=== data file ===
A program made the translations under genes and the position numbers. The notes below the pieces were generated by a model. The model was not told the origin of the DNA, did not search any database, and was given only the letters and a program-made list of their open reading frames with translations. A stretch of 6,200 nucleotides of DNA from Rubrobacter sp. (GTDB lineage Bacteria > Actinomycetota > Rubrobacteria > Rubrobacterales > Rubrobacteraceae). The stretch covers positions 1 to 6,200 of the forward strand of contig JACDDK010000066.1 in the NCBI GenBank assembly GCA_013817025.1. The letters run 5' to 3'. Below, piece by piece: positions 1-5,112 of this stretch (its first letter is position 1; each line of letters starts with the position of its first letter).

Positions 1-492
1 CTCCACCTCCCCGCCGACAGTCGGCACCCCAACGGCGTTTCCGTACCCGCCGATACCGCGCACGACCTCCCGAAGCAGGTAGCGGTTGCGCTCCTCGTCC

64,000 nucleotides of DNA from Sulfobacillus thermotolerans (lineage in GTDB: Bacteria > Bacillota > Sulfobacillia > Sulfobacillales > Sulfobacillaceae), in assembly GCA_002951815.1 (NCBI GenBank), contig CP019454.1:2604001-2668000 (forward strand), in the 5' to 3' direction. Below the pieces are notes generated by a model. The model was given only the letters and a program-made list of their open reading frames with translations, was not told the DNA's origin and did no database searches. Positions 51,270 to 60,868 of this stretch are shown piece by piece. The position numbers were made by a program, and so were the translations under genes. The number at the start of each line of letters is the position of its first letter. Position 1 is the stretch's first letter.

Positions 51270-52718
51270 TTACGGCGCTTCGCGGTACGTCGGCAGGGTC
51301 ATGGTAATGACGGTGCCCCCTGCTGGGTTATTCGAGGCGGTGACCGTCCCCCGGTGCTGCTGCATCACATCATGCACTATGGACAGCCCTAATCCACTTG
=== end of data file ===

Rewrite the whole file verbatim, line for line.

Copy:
A program made the translations under genes and the position numbers. The notes below the pieces were generated by a model. The model was not told the origin of the DNA, did not search any database, and was given only the letters and a program-made list of their open reading frames with translations. A stretch of 6,200 nucleotides of DNA from Rubrobacter sp. (GTDB lineage Bacteria > Actinomycetota > Rubrobacteria > Rubrobacterales > Rubrobacteraceae). The stretch covers positions 1 to 6,200 of the forward strand of contig JACDDK010000066.1 in the NCBI GenBank assembly GCA_013817025.1. The letters run 5' to 3'. Below, piece by piece: positions 1-5,112 of this stretch (its first letter is position 1; each line of letters starts with the position of its first letter).

Positions 1-492
1 CTCCACCTCCCCGCCGACAGTCGGCACCCCAACGGCGTTTCCGTACCCGCCGATACCGCGCACGACCTCCCGAAGCAGGTAGCGGTTGCGCTCCTCGTCC

64,000 nucleotides of DNA from Sulfobacillus thermotolerans (lineage in GTDB: Bacteria > Bacillota > Sulfobacillia > Sulfobacillales > Sulfobacillaceae), in assembly GCA_002951815.1 (NCBI GenBank), contig CP019454.1:2604001-2668000 (forward strand), in the 5' to 3' direction. Below the pieces are notes generated by a model. The model was given only the letters and a program-made list of their open reading frames with translations, was not told the DNA's origin and did no database searches. Positions 51,270 to 60,868 of this stretch are shown piece by piece. The position numbers were made by a program, and so were the translations under genes. The number at the start of each line of letters is the position of its first letter. Position 1 is the stretch's first letter.

Positions 51270-52718
51270 TTACGGCGCTTCGCGGTACGTCGGCAGGGTC
51301 ATGGTAATGACGGTGCCCCCTGCTGGGTTATTCGAGGCGGTGACCGTCCCCCGGTGCTGCTGCATCACATCATGCACTATGGACAGCCCTAATCCACTTG